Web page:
By Vincent Pica, Commodore, First District, Southern Region (D1SR), United States Coast Guard Auxiliary
As an avid student of the sea, I am always amazed when I read that even some of the ‘round the world sailors get “mal de mer” – seasickness. While they get over it in a few days, which everyone will if they are just out there long enough, I wonder how they can put to sea knowing with certainty that they will be sick as dogs for two or three days.
What Is/What Causes Seasickness?
Seasickness starts in your inner ear. It is caused by the rocking of the boat at sea and, from my own observations, I believe that each boat has a certain rocking motion that is unique to itself and that each sailor has a unique tendency versus that. I have seen sailors on multiple configurations of boats, multiple sizes and various sea-states who get seasick without any predictability versus these mixes. Of course, there is the person who gets seasick at the dock as they get out of the car. While they are genuinely sick, they are not sick from the motion. They are sick from “e-motion.” They are convinced that they will get sick; they fear that; they get sick as soon as they slam the car door shut.
I know of one sailor who only gets seasick in the English Channel. Of course, the first time he was there was during the Normandy Invasion and he crossed it sitting with plenty of other soldiers also getting seasick all over each other… To the sailor who gets chronic seasickness, it is like being in a cold, wet, rolling jail cell – plus the chance of drowning is never too far away, at least in their minds.
How Can I Stop It?
First, don’t get seasick. This means keeping your eye on the horizon as best you can. Watching the boat itself rock around is like reading in a car. It is going to cause problems because your mind and inner ear can’t process all those rapid little motions. If you start to get the least bit queasy, stand up or lie down – but get out of that chair. Having your innards pressing on your stomach, which is reacting to the signals from your inner ear, is a recipe for projectile emissions.
Second, if someone around you starts to turn green, get away “at speed.” If it is your wife, throw her a bucket and your best wishes*. You will rapidly follow the leader if you don’t. Resist the temptation to have them or yourself avail yourself of the “puke deck,” i.e. evacuating overboard. Your internal balance system is shot. One bad jibe and you will be following your lunch into the drink. But be aware of this. If you have gotten seasick, and you haven’t started preventative measures the night before you set sail, pray that you can fall asleep. There is nothing you can do if you haven’t started preventative measures well prior, other than letting nature take its course. See above about those ‘round the world sailors.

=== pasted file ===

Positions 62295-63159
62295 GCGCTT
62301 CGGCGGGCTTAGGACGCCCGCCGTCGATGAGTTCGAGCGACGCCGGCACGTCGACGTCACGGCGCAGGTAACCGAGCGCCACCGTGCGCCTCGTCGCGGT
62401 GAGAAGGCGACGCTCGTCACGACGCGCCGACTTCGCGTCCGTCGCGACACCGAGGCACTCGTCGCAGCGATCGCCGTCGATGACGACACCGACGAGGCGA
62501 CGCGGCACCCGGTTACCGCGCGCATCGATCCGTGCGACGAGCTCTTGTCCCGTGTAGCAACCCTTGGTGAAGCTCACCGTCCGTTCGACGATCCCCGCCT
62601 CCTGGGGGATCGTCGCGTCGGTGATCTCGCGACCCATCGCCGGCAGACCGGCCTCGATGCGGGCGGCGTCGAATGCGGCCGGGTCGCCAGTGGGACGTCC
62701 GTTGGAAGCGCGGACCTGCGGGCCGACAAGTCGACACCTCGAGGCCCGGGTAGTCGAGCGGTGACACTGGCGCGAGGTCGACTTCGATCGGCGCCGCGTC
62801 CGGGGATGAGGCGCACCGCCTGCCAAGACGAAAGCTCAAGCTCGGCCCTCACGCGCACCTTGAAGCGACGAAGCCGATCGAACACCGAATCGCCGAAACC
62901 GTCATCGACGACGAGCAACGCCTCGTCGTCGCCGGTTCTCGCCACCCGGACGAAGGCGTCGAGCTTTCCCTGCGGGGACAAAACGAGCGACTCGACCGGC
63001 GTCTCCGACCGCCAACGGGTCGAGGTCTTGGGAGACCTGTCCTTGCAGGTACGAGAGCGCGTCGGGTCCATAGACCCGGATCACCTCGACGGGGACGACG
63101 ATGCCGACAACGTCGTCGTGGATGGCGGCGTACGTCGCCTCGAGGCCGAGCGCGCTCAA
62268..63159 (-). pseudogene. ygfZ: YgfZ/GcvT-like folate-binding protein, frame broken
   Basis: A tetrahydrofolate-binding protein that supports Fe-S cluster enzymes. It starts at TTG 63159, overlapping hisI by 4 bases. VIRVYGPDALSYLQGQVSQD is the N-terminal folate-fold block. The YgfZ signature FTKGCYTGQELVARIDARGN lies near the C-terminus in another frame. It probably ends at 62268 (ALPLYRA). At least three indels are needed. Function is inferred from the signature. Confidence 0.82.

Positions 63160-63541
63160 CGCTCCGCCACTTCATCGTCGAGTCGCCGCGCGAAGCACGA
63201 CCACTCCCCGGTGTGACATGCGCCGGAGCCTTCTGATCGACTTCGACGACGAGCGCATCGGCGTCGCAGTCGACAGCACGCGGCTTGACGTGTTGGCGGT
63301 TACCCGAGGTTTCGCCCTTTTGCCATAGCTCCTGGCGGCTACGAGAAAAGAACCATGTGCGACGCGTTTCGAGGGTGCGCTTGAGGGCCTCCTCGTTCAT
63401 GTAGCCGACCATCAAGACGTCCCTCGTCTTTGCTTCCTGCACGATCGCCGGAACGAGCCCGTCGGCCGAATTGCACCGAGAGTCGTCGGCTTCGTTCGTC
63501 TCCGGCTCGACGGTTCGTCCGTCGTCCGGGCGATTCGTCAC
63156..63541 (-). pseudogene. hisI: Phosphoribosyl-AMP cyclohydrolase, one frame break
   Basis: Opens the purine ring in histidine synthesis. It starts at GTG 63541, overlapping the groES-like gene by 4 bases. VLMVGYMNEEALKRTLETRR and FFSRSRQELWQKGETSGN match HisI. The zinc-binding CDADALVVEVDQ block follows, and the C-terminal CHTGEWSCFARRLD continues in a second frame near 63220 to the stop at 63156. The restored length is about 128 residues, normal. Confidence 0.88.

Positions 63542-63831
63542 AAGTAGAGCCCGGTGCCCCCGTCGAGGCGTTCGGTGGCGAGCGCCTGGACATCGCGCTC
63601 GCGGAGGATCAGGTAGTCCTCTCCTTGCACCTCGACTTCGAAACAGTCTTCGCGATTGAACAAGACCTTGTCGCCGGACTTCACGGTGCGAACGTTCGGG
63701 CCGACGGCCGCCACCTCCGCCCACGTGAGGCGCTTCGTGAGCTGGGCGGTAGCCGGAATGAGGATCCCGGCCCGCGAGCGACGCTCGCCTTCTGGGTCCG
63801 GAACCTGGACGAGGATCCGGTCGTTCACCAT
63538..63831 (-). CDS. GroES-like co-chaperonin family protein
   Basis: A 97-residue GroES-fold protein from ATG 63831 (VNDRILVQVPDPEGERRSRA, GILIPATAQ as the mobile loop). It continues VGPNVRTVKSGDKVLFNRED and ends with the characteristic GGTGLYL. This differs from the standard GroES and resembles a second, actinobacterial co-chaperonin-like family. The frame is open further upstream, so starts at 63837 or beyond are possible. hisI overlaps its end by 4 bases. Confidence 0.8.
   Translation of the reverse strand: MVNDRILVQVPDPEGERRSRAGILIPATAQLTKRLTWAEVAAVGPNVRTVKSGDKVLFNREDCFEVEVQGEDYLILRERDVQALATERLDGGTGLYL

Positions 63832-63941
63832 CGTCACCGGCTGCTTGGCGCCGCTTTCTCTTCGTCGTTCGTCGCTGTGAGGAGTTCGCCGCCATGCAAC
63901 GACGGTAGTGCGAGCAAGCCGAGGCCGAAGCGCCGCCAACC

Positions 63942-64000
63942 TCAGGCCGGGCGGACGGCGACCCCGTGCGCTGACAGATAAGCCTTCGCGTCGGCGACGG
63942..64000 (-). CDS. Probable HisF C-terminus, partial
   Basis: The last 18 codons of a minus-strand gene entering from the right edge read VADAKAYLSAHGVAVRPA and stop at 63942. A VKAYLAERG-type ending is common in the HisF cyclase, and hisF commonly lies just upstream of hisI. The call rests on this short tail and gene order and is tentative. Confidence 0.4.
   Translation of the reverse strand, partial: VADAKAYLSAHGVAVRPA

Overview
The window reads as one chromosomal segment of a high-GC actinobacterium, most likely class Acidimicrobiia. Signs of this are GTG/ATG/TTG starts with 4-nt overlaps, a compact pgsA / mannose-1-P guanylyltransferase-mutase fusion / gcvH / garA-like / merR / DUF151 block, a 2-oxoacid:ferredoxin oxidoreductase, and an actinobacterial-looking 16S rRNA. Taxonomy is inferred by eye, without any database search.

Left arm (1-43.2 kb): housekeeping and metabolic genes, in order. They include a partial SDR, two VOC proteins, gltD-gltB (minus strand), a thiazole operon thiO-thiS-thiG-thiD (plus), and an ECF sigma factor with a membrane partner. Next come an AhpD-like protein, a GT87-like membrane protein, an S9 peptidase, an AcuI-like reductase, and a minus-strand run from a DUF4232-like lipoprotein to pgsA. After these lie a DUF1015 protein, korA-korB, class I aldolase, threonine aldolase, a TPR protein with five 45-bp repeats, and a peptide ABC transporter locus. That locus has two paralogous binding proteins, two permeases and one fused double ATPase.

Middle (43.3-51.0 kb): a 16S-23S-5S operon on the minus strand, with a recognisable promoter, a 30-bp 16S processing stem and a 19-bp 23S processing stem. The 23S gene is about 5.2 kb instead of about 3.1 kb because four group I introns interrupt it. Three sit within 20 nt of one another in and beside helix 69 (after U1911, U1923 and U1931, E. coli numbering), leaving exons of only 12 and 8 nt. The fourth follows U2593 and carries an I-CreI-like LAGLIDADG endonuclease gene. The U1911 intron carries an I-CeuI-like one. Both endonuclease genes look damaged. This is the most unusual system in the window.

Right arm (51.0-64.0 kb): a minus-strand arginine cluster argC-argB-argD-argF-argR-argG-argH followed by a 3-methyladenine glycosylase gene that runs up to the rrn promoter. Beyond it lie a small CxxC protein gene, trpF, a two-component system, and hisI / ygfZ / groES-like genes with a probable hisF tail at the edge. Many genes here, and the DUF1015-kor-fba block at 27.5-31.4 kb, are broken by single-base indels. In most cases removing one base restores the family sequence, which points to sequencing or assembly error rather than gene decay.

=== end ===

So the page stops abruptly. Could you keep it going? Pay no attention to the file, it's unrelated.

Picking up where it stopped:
How Do I Prevent It?
There are plenty of over-the-counter remedies (and I use remedies with a small ‘r’ because, for some people, they are just palliatives, not fixes) that come in pill or patch form – Dramamine, Marezine, Bonine, Scapolamine (ear patches), etc. If you are going to try one, you might want to start with Marezine, since it is the least likely to cause drowsiness. Scapolamine is probably the most effective and its effects also last the longest, about 72 hours. It can have some strange side effects, however, and requires a doctor’s prescription. Phenergan, a suppository, can also be purchased over the counter.
A natural aid is ginger. You can stock up at the Japanese restaurant or just buy the tablets (or the cookies). Many people swear by ginger, and I have seen it work with my kids. But start the night before… One of the more “esoteric” types of remedy is the wristbands. They are supposed to work on your acupuncture point that is about an inch and a half above your inner wrist. Hey, if it works for you, use it.
I am not a doctor. I am a sailor and a keen observer of the obvious – if it works for you, use it because seasickness is really a malady…
Oh, the asterisk (*) above… One day a few years back, when transiting through the Montauk Rips with a goodly number of friends and family aboard, everyone (‘cept me of course) got seasick, including my wife, Jo, and my young daughter, Mariel. My wife got the bucket and a “Here, use this.” Mariel got a bucket, a warm towel and me holding her hand. My wife said, “Sure. It figures!” between gasps. I said, “Of course it does. She’s only 9!” T’was a cold night for me that night…Aargh!
If you are interested in being part of the USCG Forces, email me at JoinUSCGAux@aol.com or go direct to the D1SR Human Resources department, who are in charge of new members matters, at d1south.org/StaffPages/DSO-HR.php and we will help you “get in this thing.”
Captain Ed Cubanski is the Captain of the Port and Sector Commander for US Coast Guard Sector Long Island Sound. Captain Cubanski is responsible for all active-duty, reservist and auxiliary Coast Guard personnel within the Sector. As a Commodore of the US Coast Guard Auxiliary First District, Southern Region, Vin Pica works closely with Captain Cubanski and his staff to promote boating safety in the waters between Connecticut, Long Island and 200 nautical miles offshore. Sector Long Island Sound Command Center can be reached 24 hours a day at 203-468-4401.
Editor’s note: Weekly updates for the waters from Eastport, ME to Shrewsbury, NJ including discrepancies in Aids to Navigation, chart corrections and waterway projects are listed in the USCG Local Notice to Mariners. Log onto navcen.uscg.gov,